Editor's Note: Currently there is a greater focus in repect of Indigenous health. And about time, some would say. Only very small pockets of the pharmacy profession have attempted to come to terms with this major problem, and they genuinely need your management assistance. Rollo Manning could well be regarded as the pharmacy expert in indigenous health, and he vigorously defends the rights of indigenous people to enjoy good health - just like the rest of the Australian community. Rollo's sympathetic insights reflect his long association with, and understanding of, the issues surrounding indigenous health.
12 months of frustration
By Rollo Manning
June 2008 should not pass without a comment on the feature which dogged Aboriginal communities in the Northern Territory for the past 12 months – the NT Emergency Response or the “intervention”
This badly planned and poorly thought through political catastrophe was launched with the force of a tsunami on communities severely weakened by decades of government ineptitude and bad policy.
The suspects, the first people of Australia, were stunned by the rigor of the force that Dr Sue Gordon, Major General Dave Chalmers and their Northforce compatriots stormed into communities erecting army tents, shipping containers as houses and massive communications dishes to tell the world that here was a disaster that had been waiting to happen for years.
(“We are nothing to do with the Army…” Dr Gordon said in a subsequent TV interview!)
In point of fact the disaster had been there for decades and getting worse and it took an upcoming election for the “rabbit” to come out of the John Howard “hat” and be thrown onto the political landscape in the same way as the Tampa incident had some six years earlier.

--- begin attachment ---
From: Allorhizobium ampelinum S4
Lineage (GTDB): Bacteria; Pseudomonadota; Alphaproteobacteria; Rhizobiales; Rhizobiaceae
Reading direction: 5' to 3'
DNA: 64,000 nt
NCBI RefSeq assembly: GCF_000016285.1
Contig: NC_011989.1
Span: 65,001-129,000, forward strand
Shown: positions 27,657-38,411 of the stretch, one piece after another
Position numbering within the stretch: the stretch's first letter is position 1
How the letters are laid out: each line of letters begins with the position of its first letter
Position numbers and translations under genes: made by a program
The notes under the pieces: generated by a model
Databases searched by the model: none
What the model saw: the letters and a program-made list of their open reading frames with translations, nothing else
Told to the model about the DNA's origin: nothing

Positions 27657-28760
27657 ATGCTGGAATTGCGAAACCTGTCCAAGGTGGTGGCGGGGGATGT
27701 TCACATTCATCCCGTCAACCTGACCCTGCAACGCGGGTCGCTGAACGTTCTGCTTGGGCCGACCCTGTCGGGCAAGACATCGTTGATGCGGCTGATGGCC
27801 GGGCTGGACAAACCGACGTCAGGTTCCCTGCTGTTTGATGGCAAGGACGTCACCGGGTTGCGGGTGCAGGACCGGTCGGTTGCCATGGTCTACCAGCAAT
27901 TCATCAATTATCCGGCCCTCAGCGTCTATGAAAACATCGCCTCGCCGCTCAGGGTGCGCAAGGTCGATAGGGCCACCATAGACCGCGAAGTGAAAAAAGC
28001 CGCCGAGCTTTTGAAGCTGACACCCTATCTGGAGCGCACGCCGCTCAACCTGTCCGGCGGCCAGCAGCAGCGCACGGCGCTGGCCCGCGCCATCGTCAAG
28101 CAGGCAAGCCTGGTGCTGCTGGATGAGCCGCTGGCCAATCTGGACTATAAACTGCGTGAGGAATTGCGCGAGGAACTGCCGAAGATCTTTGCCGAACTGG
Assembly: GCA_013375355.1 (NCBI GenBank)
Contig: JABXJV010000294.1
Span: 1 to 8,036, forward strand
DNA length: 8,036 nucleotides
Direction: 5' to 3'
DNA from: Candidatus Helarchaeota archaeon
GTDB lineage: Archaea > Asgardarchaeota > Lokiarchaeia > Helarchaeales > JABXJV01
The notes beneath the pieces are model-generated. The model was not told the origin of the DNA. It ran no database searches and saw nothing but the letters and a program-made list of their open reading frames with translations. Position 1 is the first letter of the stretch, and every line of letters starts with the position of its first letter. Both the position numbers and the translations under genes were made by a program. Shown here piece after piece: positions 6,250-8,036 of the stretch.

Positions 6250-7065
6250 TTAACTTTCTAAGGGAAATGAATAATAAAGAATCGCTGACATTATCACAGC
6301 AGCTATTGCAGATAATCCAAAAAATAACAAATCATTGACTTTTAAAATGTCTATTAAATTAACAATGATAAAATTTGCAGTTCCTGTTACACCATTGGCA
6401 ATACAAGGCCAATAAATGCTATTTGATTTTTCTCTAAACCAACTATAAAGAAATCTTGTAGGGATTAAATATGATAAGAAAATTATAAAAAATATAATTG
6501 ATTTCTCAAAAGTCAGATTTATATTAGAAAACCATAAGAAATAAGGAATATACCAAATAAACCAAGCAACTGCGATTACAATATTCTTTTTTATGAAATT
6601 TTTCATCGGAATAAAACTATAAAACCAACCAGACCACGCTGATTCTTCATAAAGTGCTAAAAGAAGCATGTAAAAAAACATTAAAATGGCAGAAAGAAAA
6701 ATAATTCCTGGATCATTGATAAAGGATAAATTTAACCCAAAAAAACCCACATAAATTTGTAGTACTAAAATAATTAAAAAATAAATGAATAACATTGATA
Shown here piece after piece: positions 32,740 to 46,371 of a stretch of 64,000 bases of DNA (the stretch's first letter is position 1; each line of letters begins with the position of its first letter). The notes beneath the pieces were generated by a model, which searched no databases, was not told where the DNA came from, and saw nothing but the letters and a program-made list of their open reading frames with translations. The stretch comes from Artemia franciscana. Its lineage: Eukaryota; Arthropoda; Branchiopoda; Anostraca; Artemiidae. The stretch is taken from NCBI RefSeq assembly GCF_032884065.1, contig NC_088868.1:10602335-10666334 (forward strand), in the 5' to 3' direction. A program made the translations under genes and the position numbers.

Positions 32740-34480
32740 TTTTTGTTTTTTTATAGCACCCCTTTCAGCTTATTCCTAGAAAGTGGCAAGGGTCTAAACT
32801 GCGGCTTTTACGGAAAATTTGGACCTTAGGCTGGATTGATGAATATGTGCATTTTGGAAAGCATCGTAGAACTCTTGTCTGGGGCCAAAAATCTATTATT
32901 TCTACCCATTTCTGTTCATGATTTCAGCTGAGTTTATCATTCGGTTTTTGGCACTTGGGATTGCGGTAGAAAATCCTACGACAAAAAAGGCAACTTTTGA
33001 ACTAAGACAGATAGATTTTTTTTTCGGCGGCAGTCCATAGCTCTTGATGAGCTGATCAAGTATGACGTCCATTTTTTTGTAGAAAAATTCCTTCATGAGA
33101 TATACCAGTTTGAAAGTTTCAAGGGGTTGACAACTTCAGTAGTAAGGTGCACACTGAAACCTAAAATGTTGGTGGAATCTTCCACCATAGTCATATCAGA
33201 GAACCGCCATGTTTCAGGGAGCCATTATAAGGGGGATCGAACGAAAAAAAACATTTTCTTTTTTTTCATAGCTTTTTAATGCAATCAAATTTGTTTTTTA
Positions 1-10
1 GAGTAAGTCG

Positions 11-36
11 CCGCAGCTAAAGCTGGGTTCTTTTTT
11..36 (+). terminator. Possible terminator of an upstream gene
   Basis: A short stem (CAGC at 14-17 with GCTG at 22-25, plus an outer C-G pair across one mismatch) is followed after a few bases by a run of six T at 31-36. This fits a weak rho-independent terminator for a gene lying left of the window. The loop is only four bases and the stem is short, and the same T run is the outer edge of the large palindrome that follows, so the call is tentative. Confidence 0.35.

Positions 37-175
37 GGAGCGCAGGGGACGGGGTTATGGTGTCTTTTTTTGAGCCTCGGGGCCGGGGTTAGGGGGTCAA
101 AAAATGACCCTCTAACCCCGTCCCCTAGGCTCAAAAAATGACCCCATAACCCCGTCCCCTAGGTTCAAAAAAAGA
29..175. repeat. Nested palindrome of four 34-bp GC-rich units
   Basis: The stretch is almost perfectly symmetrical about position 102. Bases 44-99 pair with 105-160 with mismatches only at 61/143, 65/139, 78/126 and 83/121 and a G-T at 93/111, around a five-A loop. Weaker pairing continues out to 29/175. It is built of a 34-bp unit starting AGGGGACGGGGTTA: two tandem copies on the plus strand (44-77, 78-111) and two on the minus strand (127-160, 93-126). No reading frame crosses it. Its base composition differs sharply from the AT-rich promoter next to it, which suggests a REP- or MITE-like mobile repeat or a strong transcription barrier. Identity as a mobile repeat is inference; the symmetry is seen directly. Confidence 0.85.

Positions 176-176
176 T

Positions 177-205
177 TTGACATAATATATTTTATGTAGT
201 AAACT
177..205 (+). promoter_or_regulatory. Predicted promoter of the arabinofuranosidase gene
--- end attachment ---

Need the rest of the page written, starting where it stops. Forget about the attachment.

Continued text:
The trick backfired, the Government lost the election and the two masterminds of the NTER lost their political seats in Sydney and Brisbane.
But what of the real sufferers who had to be humiliated by seeing the laws of the land precluding racism suspended so measures could be put in place which were clearly discriminating against them for being Aboriginal and living in a remote community in the NT.
As if that in itself was a crime and now we find the suggestion (again) that some communities may be economically unviable.
In other words people should not be able to live where their ancestors walked because the government cannot afford it.
What a joke - those same ancestors did not need a government in the first place and it was not their doing that the British launched its raid on the country they called home 220 years ago.
Recently in the same country (Australia) it has been exposed of children dying in houses that were only fit for rodents and children killed (allegedly) by a parent that was taking action to prevent the other parent from seeing the children.
How bad is that and where is the intervention?
Some will say that there have been good points to the NTER and so there should be.
Let’s face it - years of neglect create a situation where there is a lot to do and to do it well means a lot of money – a helluva lot of money.
20 people to a house, children not attending school, no jobs for people to want to work and so it goes on.
Of course there is a place for help and even an intervention – but not one that is racially motivated, rude and confronting to the subjects and lacking in the most suited piece of politeness – consultation.
Yes 12 months has passed, little has been achieved that should not have happened years ago and the anguish goes on for people who quite simply fail to be understood by politicians, bureaucrats and the rest of the dominant culture residing on the southern seaboard of Australia.
Remote living Aboriginals are entitled to housing, education, good nutrition and primary health care as a basic human right – not as an emergency intervention into their lives.
PO Box 98
Parap NT 0804
30th June 2008